Sermon Starters

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Thomas F. Fischer, M.Div., M.S.A., Editor

First Sunday In Lent

Option #1: "A Tale of Two Adams"
Romans 5:12-19
Rev. Wayne Dobratz, B.A., M.Div.

I. The First Adam brought death--vv12, 14a-b; cf Gen 2:17; 3:6; Ezek 18:4; James 1:15
Treasury of Scripture Knowledge: Adam is the "type" (pattern or resemblance) of him who was to come, i.e., THE MESSIAH). It is indeed interesting to compare, on Scripture authority, Adam as the root of sin and death to all, with CHRIST, who is to all true Christians the root of holiness and life.
Barnes Notes on the New Testament: Death reigned. Under his dark and withering reign people sank down to the grave. We have a similar expression when we represent death as "the king of terrors." It is a striking and affecting personification, for:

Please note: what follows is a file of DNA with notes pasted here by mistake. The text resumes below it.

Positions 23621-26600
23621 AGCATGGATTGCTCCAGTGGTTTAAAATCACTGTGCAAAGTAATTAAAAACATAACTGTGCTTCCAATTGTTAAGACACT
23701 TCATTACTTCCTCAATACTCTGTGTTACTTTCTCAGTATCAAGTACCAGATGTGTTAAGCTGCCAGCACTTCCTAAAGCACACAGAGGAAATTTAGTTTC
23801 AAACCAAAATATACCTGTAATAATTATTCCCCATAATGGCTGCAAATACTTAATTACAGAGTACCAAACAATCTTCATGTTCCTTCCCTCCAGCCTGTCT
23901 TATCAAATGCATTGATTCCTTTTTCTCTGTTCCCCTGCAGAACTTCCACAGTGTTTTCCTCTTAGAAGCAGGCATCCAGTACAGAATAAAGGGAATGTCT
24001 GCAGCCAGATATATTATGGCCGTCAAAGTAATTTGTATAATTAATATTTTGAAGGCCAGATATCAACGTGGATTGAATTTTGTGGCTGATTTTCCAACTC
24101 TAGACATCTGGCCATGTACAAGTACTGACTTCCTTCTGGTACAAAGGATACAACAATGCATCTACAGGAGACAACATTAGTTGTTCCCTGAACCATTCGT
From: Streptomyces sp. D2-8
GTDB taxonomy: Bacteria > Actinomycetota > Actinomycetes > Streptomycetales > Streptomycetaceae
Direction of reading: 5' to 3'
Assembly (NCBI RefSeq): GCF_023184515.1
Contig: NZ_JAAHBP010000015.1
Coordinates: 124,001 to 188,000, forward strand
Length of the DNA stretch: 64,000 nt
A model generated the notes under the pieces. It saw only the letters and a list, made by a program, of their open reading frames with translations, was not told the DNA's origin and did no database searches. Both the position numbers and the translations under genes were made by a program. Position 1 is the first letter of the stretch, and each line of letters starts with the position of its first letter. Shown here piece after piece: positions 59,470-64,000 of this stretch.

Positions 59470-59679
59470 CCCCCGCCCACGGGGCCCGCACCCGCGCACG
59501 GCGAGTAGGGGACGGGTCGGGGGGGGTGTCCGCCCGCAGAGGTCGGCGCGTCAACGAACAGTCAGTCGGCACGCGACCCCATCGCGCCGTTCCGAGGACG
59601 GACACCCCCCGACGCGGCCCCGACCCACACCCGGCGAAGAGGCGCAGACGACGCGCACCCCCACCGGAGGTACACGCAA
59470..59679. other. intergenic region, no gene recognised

(1) His reign is absolute. He strikes down whom he pleases and when he pleases.
(2) There is no escape. All must bow to his scepter and be humbled beneath his hand.
(3) It is universal. Old and young alike are the subjects of his gloomy empire.
(4) It would be an eternal reign if it were not for the gospel. It would shed unmitigated woes upon the earth; and the silent tread of this terrible king would produce only desolation and tears forever.
II. The Second Adam brought life--vv15-19; Matt 20:28; 1 Cor 15:21ff; I John 4:9-10, 5:11-12; Rev 20:15
Albert Barnes: By one man’s offence--or, by one offence."If, under the administration of a just and merciful Being it has occurred that, by the offence of one, death hath exerted so wide a dominion, we have reason much more to expect...that they who are brought under his plan of saving mercy shall be brought to new life.
They which receive abundance of grace--the abundant favor; the mercy that shall counterbalance and surpass the evils introduced by the sin of Adam. That favor shall be more than sufficient to counterbalance all those evils. The evils which they suffer in consequence of the sin of Adam bear no comparison with the mercies of eternal life that shall flow to them from the work of the Savior.